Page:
The tune for ‘Curly Locks’ is actually used in various nursery rhymes but I used this one as I wanted to create some visual imagery and I thought a great way would be to make some sounds feel curly… The sounds used here are therefore wavy, slightly pulsating and also move around from one speaker to the other. I also chose to have a bouncing ball effect sounding Sculpture’s imaginary string. Being the most lively of all the tunes I decided that this one should be first.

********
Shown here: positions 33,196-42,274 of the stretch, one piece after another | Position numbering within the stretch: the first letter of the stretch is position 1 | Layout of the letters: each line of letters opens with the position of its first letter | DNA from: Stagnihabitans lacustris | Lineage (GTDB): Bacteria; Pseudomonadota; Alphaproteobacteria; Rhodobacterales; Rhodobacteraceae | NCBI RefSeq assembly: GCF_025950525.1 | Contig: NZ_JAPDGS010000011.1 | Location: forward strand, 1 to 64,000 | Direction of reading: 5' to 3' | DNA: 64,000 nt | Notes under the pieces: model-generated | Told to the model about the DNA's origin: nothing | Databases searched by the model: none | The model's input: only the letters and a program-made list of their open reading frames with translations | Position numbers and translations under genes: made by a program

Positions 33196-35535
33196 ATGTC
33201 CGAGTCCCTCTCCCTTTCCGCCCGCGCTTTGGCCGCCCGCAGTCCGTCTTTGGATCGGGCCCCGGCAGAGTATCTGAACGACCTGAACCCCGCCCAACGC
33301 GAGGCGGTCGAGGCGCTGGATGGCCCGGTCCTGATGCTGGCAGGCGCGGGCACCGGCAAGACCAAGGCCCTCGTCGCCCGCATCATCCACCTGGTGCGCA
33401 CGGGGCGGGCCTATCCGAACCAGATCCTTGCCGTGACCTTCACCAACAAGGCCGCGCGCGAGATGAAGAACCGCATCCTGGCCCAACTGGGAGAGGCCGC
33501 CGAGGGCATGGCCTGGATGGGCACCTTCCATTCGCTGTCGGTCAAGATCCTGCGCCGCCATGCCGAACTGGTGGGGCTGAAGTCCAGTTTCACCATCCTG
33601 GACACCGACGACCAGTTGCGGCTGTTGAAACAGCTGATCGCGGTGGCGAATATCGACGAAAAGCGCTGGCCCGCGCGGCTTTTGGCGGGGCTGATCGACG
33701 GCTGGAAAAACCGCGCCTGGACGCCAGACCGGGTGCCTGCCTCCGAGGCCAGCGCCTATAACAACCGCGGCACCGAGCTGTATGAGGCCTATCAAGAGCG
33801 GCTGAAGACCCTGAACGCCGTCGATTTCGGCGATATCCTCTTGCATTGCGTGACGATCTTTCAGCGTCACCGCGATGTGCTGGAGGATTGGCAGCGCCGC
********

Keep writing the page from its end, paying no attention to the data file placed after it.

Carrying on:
To enable calm passage into sleep I decided that each track should merge into the next and next up would be ‘It’s Raining, It’s Pouring’. This used the Sculpture synth in a more obvious manner and predictably enough I chose an audio clip of rain to sound it’s imaginary string. I also used a similar idea with ‘Kum Ba Yah’ where I used an audio clip of a fire burning. For both of these tracks I wanted the main melody to be far away from the background noise. With ‘…Pouring’ I wanted to invoke the feeling of being inside , safe and dry behind a window on a quiet evening whilst watching the rain. The rain and uncomfortable wetness that goes with it would be very distant and in real-life it is the rhythmic pitter-patter of the rain on a window that I personally find very comforting. This idea was very similar in the creation of ‘Kum Ba Yah’. For this one I wanted the effect of somebody telling a magical story around the camp-fire before bedtime in a forest that Tolkien may have written about; distant, other-worldly melodies convey the story whilst other background noises emulate the fire and the non-threatening wild-life within the forest. Not somewhere to be scared, but somewhere to excite the imagination.